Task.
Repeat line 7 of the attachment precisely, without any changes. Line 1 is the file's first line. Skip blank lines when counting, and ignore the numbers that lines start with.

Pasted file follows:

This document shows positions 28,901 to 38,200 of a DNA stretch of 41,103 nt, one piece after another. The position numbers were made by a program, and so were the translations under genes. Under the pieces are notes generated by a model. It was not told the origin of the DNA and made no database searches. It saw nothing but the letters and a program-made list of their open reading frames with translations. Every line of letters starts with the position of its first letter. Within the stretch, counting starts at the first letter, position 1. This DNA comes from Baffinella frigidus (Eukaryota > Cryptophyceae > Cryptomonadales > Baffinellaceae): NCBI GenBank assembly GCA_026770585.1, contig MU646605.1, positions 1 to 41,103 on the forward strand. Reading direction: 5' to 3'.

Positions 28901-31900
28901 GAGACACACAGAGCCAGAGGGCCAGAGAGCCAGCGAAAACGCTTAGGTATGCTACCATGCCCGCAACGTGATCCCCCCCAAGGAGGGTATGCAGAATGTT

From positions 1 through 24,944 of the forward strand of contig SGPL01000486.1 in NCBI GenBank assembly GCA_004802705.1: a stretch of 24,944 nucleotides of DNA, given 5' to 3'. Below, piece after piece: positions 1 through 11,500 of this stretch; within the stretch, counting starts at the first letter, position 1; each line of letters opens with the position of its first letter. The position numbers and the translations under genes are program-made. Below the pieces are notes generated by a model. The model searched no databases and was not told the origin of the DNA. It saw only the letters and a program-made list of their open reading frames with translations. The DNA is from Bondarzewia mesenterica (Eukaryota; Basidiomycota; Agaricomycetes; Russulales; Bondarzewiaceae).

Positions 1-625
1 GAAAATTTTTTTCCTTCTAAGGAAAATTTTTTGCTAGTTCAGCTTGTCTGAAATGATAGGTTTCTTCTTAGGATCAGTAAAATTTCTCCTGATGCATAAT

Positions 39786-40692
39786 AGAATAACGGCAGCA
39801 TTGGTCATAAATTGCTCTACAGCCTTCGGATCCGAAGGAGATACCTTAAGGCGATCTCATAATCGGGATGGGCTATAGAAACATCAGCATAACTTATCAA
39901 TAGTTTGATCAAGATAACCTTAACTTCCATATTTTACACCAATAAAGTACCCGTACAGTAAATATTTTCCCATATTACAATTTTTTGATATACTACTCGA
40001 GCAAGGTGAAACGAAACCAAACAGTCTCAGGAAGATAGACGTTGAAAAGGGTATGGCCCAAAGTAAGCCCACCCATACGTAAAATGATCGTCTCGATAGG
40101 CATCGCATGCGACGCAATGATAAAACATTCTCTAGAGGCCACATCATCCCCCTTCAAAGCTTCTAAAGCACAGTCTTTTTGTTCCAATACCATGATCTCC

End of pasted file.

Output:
Positions 39786-40692